Is Noah Rubin Caput?

After qualifying for the Australian Open in January of 2017 and winning his first round match against no. 113 Bjorn Frantangelo, Noah Rubin, 21, of Long Island, New York, didn’t beat another player ranked inside the top 150 and only beat one player, Sam Groth, ranked inside the top 200. He suffered a wrist injury that kept him out from April to August, but he was a first round loser to Tobias Kamke in the US Open Qualis and then proceeded to only reach one semis and one quarters in eight Challenger events he played in Australia and the US after the Open. Rubin finished the year ranked no. 201.

At 5-9, 150-lbs, Rubin like Mckenzie McDonald, who won the NCAA singles while Rubin fell a match short in his freshman year at Wake Forest, is always fighting an uphill battle when it comes to power and service prowess. But we saw in 2017, other mighty mites like Diego Schwartzman, 5-7 and no. 26 and Damir Dzumhur, 5-9 and no. 30, rise up in the rankings despite their size impingement.

I personally like Rubin. What I’ve seen of him on the court, his behavior and mental and attitudinal approach is exemplary. But he doesn’t really have a weapon besides his speed and you wonder if this first New York native since Pat McEnroe to show big potential really has a future on the ATP Tour. I’m very curious to see how as he turns 22 in February, Rubin responds to a very down year in 2017 after his strong showing at the Australian Open. 1234603_1413226802227158_407415117_n

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  • JG · December 5, 2017 at 2:39 pm

    Whats up with this new tournament on Long Island at Nassau Coliseum in February (a 250 event) they are hyping Rubin as the native Long Islander.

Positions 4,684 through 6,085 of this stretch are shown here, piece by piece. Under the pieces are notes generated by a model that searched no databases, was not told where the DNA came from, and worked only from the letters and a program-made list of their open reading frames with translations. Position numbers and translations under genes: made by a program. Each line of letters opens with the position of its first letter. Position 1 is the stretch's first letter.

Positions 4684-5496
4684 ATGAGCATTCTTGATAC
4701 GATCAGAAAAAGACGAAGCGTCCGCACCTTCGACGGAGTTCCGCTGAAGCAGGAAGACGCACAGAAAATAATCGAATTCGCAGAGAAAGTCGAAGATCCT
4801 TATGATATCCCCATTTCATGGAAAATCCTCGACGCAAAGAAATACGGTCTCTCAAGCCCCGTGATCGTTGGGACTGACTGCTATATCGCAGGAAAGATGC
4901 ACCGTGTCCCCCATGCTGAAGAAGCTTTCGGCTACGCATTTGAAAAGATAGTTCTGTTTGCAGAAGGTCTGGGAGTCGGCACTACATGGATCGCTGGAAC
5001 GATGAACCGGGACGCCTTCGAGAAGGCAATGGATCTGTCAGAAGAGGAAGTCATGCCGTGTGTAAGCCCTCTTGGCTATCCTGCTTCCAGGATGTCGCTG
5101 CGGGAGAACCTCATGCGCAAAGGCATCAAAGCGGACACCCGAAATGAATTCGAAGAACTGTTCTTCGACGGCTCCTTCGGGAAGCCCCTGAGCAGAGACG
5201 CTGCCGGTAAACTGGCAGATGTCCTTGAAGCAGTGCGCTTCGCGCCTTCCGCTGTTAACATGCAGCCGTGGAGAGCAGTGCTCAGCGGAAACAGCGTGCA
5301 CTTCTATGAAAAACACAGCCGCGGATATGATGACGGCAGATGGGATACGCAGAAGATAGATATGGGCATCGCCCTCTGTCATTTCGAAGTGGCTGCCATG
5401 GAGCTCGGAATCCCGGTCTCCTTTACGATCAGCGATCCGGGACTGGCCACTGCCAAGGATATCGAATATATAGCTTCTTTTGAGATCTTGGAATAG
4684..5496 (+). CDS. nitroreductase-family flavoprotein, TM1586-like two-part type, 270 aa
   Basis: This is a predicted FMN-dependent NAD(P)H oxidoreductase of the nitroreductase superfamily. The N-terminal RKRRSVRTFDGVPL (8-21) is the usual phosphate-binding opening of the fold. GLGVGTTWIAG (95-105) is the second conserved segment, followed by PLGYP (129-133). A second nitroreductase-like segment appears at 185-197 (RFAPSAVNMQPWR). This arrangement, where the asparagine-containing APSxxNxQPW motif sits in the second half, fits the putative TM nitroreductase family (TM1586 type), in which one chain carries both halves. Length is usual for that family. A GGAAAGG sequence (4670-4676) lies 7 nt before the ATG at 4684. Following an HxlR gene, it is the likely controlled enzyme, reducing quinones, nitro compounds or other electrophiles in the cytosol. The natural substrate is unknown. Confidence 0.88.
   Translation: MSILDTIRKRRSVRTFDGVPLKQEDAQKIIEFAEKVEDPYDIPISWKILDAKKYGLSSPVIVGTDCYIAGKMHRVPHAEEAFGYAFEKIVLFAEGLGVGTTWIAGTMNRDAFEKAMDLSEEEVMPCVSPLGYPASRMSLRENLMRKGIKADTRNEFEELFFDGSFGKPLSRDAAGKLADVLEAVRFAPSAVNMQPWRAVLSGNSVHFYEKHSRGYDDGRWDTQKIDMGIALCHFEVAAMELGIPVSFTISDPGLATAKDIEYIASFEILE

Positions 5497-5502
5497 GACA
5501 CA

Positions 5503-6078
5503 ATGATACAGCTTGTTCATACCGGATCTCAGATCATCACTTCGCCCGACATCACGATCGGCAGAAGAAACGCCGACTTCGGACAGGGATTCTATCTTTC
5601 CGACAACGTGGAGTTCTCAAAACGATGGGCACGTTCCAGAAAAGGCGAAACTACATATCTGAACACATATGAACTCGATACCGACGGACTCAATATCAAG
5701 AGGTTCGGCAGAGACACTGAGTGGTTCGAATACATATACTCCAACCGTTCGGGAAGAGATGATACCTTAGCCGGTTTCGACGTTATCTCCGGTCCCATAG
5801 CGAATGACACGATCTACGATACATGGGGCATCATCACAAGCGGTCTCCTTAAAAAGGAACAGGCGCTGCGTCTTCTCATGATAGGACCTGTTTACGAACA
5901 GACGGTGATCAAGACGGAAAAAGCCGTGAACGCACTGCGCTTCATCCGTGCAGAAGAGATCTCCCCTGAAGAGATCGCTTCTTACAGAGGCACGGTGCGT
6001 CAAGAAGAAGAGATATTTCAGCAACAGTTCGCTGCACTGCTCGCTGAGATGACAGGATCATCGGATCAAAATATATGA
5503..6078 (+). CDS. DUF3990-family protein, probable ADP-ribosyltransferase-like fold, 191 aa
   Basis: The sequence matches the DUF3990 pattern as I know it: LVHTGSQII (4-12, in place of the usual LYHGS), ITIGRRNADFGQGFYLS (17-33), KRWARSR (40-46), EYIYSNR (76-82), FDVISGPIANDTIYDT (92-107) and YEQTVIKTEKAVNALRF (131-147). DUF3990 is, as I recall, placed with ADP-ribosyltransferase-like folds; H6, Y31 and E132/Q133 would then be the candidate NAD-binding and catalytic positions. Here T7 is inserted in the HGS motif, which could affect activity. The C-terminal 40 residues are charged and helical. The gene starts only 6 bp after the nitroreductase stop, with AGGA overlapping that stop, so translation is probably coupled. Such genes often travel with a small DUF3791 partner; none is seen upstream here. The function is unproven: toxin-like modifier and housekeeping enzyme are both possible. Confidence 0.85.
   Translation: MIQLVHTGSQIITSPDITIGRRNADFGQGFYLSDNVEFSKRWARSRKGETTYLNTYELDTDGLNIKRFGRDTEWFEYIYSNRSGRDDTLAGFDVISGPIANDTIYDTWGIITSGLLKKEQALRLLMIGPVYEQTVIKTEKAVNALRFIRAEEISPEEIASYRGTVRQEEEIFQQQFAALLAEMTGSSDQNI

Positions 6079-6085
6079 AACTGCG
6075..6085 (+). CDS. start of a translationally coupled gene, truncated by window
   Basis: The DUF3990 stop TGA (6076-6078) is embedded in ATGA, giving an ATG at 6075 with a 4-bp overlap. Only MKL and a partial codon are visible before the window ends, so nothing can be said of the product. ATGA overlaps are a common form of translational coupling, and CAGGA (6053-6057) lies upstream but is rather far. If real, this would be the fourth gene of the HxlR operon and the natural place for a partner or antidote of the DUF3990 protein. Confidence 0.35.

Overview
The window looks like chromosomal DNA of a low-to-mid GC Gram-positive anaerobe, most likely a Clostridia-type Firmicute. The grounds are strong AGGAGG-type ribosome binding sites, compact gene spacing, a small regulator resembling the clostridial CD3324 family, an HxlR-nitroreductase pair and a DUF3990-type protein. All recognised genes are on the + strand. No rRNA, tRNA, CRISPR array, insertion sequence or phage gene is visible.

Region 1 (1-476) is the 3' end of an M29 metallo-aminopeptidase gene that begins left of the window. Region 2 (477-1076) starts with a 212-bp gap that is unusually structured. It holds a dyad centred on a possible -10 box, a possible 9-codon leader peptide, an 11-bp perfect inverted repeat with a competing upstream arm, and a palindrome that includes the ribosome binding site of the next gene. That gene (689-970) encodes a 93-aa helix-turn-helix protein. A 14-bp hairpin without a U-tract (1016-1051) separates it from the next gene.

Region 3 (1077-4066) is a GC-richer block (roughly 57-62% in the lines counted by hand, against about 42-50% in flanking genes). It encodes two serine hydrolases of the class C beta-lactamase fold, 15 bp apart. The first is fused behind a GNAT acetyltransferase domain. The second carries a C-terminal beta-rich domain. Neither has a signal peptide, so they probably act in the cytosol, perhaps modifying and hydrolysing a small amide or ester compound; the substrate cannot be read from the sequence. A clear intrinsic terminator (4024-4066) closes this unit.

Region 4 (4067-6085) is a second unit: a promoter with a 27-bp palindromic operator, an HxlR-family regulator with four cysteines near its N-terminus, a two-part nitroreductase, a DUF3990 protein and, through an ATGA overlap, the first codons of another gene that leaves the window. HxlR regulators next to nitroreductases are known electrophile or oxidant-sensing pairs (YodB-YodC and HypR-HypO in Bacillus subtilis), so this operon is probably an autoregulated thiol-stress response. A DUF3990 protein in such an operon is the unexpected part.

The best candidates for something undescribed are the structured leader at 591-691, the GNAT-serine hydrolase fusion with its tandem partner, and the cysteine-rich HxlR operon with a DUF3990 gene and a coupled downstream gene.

• Dan Markowitz · December 5, 2017 at 3:05 pm

    Yes, the Long Island event comes from Memphis which is now no longer. So there’s not a second event in New York to compliment the Open. And yes, Rubin is a native Long Islander as far as I know.This event takes place right before Delray Beach and after the Aussie O. Not too many big names playing in it. They’re advertising Izzie, Kei and the Bryan Bros besides Rubin.

    They’re kicking it off with a mixed doubles match with Blake, Mac, Sloane and Bouchard. That’s scheduled for Monday night of the week. Why do they do that? It’s like who cares about that match?! Put Johnny Mac against Sloane or Bouchard and I’d make a journey out to the Isle of Long to see that match, but the MXD unless you’re Scoop, is a yawner.

    Have you heard of this 18 yr old Canadian female player, Charlotte Robillard-Millette? I just U-Tubed her and this young woman needs some help on her service motion.

  • catherine · December 5, 2017 at 3:19 pm

    Hartt should know more about Charlotte, Dan. And maybe there’s a coaching job for you. Or Spadea :)

  • Scoop Malinowski · December 5, 2017 at 3:29 pm

    Very good player, incredible footspeed and defense, has played close with forces like Khachanov, but he’s been injured this year and came back early and hurt the wrist again. Tough luck this year. It’s silly to write off Rubin already, plenty of time to Victor Estrella his way into the top 50.

  • Hartt · December 5, 2017 at 5:17 pm

    Dan, am curious why you were watching Charlotte Robillard-Millette. She had considerable success early in her junior career, but has kind of disappeared lately. She won in doubles at age 14 and in singles at 15. In 2013 she won the U16 Orange Bowl. Her top rank was No. 4 (combined singles and doubles). But her WTA ranking is No. 598 and her career high was No. 532 last Sept. Catherine turns 19 in January.